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Roemer, West Bill to Reform Occupational Licensing Signed by Governor

January 15, 2021
Bill Roemer News

Gov. Mike DeWine recently signed into law House Bill 442, which will create flexibility for students to take the Certified Public Accountants’ (CPA) exam earlier, and ease a number of other occupational licensing requirements in Ohio. After the enactment of legislation in 2019 to require all licenses be regularly reviewed by the state Legislature, the review process culminated in a wide-ranging set of recommendations, which were codified after being amended into House Bill 442.

“Occupational licensing reform is much needed in Ohio and across the country,” said State Rep. Bill Roemer (R-Richfield), a primary sponsor of the bill. “In far too many career fields, onerous barriers and regulations are placed on workers that just want to earn an honest living. I was proud to carry these reforms as part of House Bill 442.”

House Bill 442, amended by the Senate to include these changes in December, was originally written to allow prospective accountants to take the Certified Public Accountants (CPA) exam after 120 of the required 150 hours of instruction, providing more flexibility for students to test when they are ready. The bill was then amended to include other licensing reform provisions pertaining to licenses in the areas of education, environmental protection, natural resource conservation, and various types of medical practice, as a result of the statutory licensing review process.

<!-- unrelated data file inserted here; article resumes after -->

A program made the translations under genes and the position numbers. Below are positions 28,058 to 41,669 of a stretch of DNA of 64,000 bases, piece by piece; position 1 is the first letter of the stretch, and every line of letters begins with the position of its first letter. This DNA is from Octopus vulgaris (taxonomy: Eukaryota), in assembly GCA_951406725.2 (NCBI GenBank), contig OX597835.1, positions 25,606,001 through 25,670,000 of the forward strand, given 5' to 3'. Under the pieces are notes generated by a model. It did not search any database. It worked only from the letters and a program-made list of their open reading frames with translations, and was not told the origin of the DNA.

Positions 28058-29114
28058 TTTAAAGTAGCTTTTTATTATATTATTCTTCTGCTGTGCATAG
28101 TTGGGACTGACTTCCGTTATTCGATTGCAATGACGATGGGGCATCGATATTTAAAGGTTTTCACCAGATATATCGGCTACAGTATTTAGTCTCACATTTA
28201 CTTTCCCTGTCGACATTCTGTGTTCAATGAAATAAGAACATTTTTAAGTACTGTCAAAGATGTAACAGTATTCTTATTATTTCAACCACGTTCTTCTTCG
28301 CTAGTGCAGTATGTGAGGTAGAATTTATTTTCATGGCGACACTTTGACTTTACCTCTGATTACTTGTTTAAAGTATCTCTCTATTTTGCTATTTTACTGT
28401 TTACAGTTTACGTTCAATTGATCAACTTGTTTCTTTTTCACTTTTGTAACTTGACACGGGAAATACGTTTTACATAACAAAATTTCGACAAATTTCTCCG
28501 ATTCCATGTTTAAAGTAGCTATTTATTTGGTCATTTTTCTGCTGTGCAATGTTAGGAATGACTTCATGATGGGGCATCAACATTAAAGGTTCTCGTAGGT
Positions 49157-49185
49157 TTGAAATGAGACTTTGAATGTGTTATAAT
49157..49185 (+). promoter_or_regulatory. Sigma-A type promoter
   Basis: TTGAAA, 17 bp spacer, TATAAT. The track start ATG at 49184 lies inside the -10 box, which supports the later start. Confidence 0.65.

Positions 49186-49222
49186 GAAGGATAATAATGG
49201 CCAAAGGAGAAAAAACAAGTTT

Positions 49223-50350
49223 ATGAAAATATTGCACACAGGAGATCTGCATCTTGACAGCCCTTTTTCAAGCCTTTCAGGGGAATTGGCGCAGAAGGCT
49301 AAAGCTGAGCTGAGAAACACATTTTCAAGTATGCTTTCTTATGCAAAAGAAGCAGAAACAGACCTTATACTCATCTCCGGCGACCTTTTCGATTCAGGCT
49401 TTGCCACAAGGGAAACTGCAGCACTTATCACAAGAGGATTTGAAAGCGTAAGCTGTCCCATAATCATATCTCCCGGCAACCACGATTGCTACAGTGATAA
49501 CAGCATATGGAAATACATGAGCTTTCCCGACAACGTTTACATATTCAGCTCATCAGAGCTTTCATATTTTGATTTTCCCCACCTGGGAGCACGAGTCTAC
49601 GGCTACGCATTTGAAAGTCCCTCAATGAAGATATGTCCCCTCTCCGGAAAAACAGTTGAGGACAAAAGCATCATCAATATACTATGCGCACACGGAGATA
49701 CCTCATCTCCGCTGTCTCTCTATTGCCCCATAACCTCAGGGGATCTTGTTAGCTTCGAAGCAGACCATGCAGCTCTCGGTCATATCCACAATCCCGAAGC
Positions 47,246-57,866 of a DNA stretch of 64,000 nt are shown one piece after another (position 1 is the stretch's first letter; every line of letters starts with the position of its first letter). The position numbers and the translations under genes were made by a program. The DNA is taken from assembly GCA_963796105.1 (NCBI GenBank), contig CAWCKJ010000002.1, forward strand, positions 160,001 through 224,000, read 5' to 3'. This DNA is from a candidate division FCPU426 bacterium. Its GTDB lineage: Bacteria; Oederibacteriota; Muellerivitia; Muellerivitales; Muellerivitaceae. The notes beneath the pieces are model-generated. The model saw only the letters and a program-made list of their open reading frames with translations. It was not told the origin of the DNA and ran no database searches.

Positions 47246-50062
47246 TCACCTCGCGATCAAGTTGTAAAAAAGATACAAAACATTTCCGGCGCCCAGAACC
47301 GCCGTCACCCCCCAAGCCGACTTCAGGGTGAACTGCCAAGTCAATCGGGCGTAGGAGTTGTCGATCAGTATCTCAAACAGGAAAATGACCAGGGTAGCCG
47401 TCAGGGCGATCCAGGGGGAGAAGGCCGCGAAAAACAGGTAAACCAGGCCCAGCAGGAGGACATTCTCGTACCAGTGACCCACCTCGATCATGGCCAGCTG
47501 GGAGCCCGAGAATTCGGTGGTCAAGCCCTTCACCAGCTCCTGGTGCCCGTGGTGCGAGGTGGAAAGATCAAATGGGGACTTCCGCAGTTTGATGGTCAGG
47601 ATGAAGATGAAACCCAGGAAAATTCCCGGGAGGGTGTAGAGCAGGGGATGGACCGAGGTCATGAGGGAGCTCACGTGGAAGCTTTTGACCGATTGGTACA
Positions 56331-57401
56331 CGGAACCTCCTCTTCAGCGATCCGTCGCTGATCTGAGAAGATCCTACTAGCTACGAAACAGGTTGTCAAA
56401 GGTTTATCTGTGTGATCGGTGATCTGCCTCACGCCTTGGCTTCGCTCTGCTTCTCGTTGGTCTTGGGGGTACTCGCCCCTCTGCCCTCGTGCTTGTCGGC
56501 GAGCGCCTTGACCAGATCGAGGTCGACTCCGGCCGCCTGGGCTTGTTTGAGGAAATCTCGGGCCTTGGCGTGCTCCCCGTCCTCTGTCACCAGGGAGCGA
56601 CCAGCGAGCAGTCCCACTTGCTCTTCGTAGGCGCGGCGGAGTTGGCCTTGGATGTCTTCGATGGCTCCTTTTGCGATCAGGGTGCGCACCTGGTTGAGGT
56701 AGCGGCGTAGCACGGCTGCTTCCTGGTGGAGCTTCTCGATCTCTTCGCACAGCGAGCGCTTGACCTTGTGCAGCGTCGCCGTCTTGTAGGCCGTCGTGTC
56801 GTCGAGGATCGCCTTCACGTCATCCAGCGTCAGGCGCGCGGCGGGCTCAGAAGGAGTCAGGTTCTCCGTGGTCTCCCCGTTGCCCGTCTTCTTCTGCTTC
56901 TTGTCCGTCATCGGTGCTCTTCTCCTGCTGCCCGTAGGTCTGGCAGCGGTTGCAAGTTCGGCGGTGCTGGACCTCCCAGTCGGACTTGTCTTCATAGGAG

“I am grateful that the Governor recognizes the importance of HB 442 for aspiring CPAs in Ohio and for other folks navigating the state’s occupational licensure processes,” said Representative Thomas West (D–Canton), who jointly sponsored the bill with Representative Roemer. “HB 442 is a student-friendly bill that makes the process of taking the CPA exam more flexible for aspiring CPAs, and it simplifies several different occupational licensure processes. These changes will make Ohio a more competitive state and a better place to study and to work.”

The bill was signed by Gov. DeWine on Jan. 8th, and will go into effect on April 8th.